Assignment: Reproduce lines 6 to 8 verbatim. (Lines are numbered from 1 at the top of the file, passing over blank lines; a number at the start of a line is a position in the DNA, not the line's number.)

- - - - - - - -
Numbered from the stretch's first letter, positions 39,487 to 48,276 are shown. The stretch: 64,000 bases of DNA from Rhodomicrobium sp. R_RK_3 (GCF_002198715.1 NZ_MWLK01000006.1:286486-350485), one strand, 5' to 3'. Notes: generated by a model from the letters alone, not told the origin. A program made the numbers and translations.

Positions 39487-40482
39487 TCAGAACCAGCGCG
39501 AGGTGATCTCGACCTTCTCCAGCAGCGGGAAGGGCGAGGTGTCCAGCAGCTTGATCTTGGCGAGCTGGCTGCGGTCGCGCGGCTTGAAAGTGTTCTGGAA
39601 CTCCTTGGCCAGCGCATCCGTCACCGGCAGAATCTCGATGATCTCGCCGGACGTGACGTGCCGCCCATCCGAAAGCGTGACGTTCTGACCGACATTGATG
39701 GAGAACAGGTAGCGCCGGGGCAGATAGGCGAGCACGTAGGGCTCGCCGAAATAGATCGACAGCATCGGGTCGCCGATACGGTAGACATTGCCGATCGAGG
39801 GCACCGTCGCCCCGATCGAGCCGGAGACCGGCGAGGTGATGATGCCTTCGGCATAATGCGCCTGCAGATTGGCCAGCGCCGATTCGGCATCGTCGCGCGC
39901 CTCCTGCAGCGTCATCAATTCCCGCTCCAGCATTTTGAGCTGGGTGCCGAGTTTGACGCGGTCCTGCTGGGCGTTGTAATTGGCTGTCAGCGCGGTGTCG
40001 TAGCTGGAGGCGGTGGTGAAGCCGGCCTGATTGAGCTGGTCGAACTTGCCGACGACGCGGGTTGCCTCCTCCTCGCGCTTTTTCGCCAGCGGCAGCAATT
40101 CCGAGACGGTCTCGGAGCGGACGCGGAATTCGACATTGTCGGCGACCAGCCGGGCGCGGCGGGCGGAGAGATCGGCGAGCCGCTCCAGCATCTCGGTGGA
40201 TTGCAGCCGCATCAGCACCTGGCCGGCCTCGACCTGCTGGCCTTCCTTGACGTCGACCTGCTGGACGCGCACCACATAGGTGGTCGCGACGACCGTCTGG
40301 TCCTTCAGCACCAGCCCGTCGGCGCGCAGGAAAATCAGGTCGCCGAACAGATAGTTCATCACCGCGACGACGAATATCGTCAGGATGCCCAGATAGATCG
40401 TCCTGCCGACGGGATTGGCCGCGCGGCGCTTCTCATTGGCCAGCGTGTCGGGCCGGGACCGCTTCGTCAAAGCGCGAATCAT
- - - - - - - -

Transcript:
39701 GAGAACAGGTAGCGCCGGGGCAGATAGGCGAGCACGTAGGGCTCGCCGAAATAGATCGACAGCATCGGGTCGCCGATACGGTAGACATTGCCGATCGAGG
39801 GCACCGTCGCCCCGATCGAGCCGGAGACCGGCGAGGTGATGATGCCTTCGGCATAATGCGCCTGCAGATTGGCCAGCGCCGATTCGGCATCGTCGCGCGC
39901 CTCCTGCAGCGTCATCAATTCCCGCTCCAGCATTTTGAGCTGGGTGCCGAGTTTGACGCGGTCCTGCTGGGCGTTGTAATTGGCTGTCAGCGCGGTGTCG